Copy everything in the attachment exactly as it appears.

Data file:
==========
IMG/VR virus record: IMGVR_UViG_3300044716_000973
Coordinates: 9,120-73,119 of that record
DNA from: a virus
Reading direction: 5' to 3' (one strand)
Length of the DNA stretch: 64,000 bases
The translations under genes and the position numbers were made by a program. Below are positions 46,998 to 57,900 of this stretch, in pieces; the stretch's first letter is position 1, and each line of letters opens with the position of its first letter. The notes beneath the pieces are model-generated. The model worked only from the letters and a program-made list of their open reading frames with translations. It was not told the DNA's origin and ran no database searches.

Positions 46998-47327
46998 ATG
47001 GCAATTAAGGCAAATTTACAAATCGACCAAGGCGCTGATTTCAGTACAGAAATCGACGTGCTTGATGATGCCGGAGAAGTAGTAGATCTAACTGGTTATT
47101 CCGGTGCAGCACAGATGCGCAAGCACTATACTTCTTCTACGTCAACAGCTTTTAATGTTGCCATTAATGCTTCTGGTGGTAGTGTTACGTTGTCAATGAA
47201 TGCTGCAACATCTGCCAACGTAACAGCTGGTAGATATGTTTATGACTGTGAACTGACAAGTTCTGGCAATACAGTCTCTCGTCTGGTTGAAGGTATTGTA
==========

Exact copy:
IMG/VR virus record: IMGVR_UViG_3300044716_000973
Coordinates: 9,120-73,119 of that record
DNA from: a virus
Reading direction: 5' to 3' (one strand)
Length of the DNA stretch: 64,000 bases
The translations under genes and the position numbers were made by a program. Below are positions 46,998 to 57,900 of this stretch, in pieces; the stretch's first letter is position 1, and each line of letters opens with the position of its first letter. The notes beneath the pieces are model-generated. The model worked only from the letters and a program-made list of their open reading frames with translations. It was not told the DNA's origin and ran no database searches.

Positions 46998-47327
46998 ATG
47001 GCAATTAAGGCAAATTTACAAATCGACCAAGGCGCTGATTTCAGTACAGAAATCGACGTGCTTGATGATGCCGGAGAAGTAGTAGATCTAACTGGTTATT
47101 CCGGTGCAGCACAGATGCGCAAGCACTATACTTCTTCTACGTCAACAGCTTTTAATGTTGCCATTAATGCTTCTGGTGGTAGTGTTACGTTGTCAATGAA
47201 TGCTGCAACATCTGCCAACGTAACAGCTGGTAGATATGTTTATGACTGTGAACTGACAAGTTCTGGCAATACAGTCTCTCGTCTGGTTGAAGGTATTGTA